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Chapter two (a river song):


“I’ll take all your troubles and I’ll throw them in the river.” – If I was a carpenter- T. Hardin


Detective Sargent Connor O’Connor worked from Brickfount, one of the busiest and largest police stations in Dublin. For a long time it had been a grey brick building- first a new, grey brick building and later an old grey brick building. Recently it had been painted bright blue, one of the blues from the Dublin football strip; the kind of blue that a child might use to paint the sky and it looked ridiculous in the sea of low-rise grey concrete buildings around it.

The old council flats of Cyprus Street were empty now and decaying, part of the process of the gentrification of Dublin that had gone half way; moving the people who lived there out, and then stopped, right there, even before the economy crashed in the mid 2000’s, creating that special kind of hopeless ‘potential’ property developers like.

Connor remembered a time before all that when the buildings along the quays had been falling to pieces, one of them literally collapsing into the street over night. He had walked over the rumble on his way into town the next morning. It had looked like the scene of a bombing- a little blitzkrieg of pure neglect as the property developers had waited, or paid for, the land to be re-zoned.

  He remembered when they had later found the body of an old woman on that derelict site. A Welsh woman she was, a wino; she froze to death there.

   After a time they built cheap, red brick, rabbit hutch apartments there. Connor still imagined those apartments infested by that dead woman’s spirit. Perhaps that was way they aged so quickly and so badly.

He spent as little time in the station as possible.  Its best feature was its proximity to the River Liffey.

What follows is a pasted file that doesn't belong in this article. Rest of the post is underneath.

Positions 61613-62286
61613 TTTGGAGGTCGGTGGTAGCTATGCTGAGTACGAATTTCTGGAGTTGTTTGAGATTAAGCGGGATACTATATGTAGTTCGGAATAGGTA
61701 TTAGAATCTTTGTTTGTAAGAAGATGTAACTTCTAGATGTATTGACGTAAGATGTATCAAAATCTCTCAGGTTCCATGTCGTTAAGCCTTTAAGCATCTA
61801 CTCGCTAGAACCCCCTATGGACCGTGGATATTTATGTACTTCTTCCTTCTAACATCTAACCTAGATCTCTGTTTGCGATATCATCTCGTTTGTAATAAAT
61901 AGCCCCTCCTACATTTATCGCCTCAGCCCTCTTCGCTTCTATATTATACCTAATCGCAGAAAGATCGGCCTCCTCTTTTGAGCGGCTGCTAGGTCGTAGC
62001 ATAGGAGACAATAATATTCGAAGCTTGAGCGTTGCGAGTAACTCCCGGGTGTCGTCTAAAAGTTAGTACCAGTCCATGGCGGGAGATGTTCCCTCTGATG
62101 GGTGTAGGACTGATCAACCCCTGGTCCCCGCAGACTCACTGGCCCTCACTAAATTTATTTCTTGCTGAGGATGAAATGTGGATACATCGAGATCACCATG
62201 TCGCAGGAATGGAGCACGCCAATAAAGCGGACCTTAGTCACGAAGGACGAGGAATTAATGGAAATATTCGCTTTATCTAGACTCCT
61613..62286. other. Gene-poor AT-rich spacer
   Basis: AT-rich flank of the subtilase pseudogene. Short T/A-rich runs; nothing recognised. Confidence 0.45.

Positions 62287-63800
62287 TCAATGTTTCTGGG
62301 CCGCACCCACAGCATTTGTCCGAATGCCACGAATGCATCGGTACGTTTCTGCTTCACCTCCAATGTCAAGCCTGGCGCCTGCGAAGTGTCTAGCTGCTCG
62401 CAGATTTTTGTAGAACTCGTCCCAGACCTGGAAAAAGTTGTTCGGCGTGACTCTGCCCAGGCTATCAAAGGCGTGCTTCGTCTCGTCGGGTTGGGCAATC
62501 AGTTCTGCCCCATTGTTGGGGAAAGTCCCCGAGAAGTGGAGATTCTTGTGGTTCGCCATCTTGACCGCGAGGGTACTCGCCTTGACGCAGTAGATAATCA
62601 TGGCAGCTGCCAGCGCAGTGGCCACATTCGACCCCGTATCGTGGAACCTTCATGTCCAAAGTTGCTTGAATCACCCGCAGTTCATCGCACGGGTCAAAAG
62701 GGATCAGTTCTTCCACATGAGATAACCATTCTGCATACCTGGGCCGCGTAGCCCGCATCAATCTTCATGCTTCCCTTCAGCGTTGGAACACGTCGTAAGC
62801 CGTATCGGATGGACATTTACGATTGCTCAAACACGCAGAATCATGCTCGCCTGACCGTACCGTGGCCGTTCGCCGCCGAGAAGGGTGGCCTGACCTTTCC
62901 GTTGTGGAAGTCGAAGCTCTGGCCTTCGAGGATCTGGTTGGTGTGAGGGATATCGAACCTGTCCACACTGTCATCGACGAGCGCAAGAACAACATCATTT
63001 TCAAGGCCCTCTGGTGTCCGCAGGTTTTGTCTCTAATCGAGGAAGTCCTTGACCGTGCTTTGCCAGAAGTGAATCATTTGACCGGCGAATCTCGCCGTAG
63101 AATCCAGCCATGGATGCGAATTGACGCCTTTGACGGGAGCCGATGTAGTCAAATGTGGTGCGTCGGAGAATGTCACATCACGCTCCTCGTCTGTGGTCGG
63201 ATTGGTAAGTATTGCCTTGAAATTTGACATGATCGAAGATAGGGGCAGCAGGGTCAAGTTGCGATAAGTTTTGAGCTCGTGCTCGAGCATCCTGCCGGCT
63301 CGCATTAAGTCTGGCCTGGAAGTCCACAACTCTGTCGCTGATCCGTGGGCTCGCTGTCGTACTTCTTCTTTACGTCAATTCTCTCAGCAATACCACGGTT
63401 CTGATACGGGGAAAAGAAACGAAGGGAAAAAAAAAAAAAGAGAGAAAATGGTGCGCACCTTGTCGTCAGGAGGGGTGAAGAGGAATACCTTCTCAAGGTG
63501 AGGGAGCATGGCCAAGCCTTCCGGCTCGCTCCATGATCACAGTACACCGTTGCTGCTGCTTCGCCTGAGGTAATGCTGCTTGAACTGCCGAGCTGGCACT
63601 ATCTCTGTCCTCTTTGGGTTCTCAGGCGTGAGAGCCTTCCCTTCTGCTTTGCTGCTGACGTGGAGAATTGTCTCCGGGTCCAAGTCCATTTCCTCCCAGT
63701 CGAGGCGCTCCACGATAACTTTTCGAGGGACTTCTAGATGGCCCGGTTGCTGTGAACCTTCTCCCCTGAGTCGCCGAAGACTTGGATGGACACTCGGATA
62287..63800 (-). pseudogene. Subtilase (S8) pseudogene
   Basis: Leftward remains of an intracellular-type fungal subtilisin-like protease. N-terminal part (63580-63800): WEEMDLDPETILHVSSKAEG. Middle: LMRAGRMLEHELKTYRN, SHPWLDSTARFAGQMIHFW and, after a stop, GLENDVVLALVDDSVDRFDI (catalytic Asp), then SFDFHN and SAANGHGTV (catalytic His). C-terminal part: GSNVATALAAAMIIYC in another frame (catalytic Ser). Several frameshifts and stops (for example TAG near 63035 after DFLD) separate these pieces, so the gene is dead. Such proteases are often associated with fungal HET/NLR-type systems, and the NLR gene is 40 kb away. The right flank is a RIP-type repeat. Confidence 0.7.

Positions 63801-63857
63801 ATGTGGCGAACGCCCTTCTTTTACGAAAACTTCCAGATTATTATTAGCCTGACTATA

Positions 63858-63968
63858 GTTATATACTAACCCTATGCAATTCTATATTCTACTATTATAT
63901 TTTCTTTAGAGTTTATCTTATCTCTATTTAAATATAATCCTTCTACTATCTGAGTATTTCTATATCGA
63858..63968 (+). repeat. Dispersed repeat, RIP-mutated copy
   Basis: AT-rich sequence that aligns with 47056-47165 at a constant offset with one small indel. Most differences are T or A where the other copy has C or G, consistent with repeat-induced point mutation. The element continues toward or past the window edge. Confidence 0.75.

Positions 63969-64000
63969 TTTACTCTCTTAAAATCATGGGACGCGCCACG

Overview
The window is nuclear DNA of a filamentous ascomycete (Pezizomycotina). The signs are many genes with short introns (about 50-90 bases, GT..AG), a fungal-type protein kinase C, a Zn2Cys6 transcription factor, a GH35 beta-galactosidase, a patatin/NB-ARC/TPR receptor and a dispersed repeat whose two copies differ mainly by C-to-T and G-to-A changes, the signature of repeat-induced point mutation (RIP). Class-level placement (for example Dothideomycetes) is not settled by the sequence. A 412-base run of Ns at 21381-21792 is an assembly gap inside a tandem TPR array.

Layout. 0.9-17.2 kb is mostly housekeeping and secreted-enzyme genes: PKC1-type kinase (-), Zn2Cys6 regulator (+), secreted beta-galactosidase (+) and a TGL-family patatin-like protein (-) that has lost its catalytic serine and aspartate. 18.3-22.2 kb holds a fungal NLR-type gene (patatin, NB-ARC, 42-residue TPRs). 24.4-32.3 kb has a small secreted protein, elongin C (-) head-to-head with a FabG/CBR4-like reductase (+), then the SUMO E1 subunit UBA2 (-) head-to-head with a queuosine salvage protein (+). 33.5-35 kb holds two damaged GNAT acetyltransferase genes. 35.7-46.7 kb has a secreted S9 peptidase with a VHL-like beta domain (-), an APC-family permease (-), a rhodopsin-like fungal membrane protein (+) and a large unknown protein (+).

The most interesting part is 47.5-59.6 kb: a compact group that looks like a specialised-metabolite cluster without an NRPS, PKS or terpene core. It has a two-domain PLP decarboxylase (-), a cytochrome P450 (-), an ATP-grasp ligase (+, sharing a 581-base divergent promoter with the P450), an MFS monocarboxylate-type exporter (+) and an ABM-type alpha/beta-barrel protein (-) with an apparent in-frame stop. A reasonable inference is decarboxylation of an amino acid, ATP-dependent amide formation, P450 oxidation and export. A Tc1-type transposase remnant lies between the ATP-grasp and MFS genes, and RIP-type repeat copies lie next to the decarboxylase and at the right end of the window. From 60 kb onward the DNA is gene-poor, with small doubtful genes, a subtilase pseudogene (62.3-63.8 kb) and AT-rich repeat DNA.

Connor was born down by the Liffey and never wanted to live anywhere else. He didn’t have to life in Brewery Field exactly but he had to stay on his side of the river (as a child he was the sort of little boy with such an attachment to the Northside, as opposed to the Southside, of Dublin that he might fight over the question of whether Tayto or King Crisps were better, not knowing they were made in the same factory. (Later, when he was nineteen he found out that they were produced together in Harold’s Cross and it broke his heart)

He just had to be near the water.

Rivers are the reasons cities get started and you find the life of the place down there. At the river’s bank the horizon is narrow as it should be in a city. Big skies in an urban environment should make you very uncomfortable.

European cities in particular need to be seen from the river. An American film can introduce a city like New York with a shot that sweeps down from the sky in a helicopter but cities in Europe need to be seen from the docks and the quays like you see them in German movies from the 1970s. No city has ever looked better, or been seen better, than Hamburg in Der Americkanische Freund.

Connor lived now nearly as close to work as his father had but the problems this had presented his father were solved by the anonymity and isolation of Connor’s present situation. He had no presence in the community where he lived and no children to worry about. Such is the way in which history sweeps its hand.